Spirituality for Today – March 2009 – Volume 13, Issue 8


By Rev. Mark Connolly

As we go further into the season of Lent, I would like to share a few ideas with you on one theme that should be practiced long after Lent is over. It is the quality of forgiveness. Our criteria for practicing forgiveness is based on the teachings of Jesus Christ. If you study the Gospels quite closely you might remember that there was a dialogue that took place between the apostle Peter and Christ himself. Peter said to Christ, "Master, do you know that the old law says that we should be willing to forgive seven times a day". And Christ answered by saying, "but Peter the new law I give you is that you must be willing to forgive seventy times seven times a day". If you study Scripture, most Biblical scholars will tell you that the expression seventy times seven refers to the infinite forgiveness that God has for each one of us on a daily basis. The element of forgiveness is something that has to be implemented according to the teachings of Jesus Christ in our society.

"Father, forgive them for they know not what they do"

Christ, during the Lord's Prayer, told us we must forgive those who trespass against us. Christ, on the cross, when he spoke his last few words said "Father, forgive them for they know not what they do". If you do a great deal of marriage counseling, as I do and have done over the years, you easily conclude that so many husbands and wives would have had better and happier marriages if they knew how to forgive. Oftentimes, when you take a course in public speaking, you are taught that the most difficult words to speak are the words, "peter piper picked a peck of pickled peppers". But what you find in marriage, especially in marriage counseling, is that many husbands and wives do not know how to say "I am sorry, it was my fault".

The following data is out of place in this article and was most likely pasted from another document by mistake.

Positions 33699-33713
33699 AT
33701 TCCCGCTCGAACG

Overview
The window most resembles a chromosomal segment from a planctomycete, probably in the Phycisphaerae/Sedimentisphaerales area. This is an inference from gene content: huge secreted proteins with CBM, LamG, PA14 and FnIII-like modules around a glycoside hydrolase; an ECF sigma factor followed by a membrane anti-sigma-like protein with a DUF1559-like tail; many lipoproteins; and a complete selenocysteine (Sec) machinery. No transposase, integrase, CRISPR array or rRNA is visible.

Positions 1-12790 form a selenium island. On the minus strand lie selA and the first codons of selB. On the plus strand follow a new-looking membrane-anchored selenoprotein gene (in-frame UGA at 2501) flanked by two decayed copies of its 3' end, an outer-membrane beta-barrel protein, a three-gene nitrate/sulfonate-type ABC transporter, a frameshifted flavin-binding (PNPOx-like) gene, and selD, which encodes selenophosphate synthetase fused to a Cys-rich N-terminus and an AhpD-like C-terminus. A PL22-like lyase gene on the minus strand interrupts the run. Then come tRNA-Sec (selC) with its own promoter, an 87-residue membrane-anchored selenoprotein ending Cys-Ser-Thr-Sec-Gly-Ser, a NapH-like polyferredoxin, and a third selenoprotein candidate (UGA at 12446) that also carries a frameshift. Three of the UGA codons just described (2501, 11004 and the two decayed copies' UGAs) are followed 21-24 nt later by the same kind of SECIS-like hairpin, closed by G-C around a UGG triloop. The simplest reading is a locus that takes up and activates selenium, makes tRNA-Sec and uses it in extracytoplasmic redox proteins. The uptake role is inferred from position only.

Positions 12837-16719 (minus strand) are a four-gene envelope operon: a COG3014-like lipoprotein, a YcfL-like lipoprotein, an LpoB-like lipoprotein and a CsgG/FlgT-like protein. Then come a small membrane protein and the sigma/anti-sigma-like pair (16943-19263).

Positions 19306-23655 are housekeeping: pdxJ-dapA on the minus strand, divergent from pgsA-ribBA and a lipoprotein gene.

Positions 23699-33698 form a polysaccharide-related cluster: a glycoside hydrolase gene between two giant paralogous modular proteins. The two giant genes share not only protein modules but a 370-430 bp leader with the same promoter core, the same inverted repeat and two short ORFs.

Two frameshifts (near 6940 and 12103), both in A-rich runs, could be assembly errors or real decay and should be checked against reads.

Someone has convinced married people, whether it is a husband or wife, that they always have to be right. If you study why there are so many divorces today you easily find that the element of forgiveness is lacking in many relationships as the marriage develops. What we have forgotten about forgiveness is that when someone hurts us, yes, we offer them forgiveness and try to effect a reconciliation, but forgiveness is not just for the person who has hurt us, forgiveness is also for the person who has been hurt.

Mother Teresa used to have the saying, "let go and let God in". She was referring to forgiveness. She was saying anyone who has been hurt, anyone who has been the victim of a malicious tongue or malicious act, can easily fall into the trap about thinking about it morning, noon and night. As long as you harbor a hatred because you have been hurt, as long as you carry a grudge because you have been hurt, it develops in your personality a negative corrosive quality that is like a cancer, eventually it hurts you more than you ever realize.

It is a quality holding onto a grudge that prevents us from getting on rightly with the rest of our lives. It is always holding us back so we never totally grow up. That is why it is necessary not only to forgive the other based on the teaching of Christ, but also to let go of the hurt the other has caused. Holding onto a hurt, holding onto a grievance, harboring a hatred, only sets you back. It does not hurt the person who originally hurt you.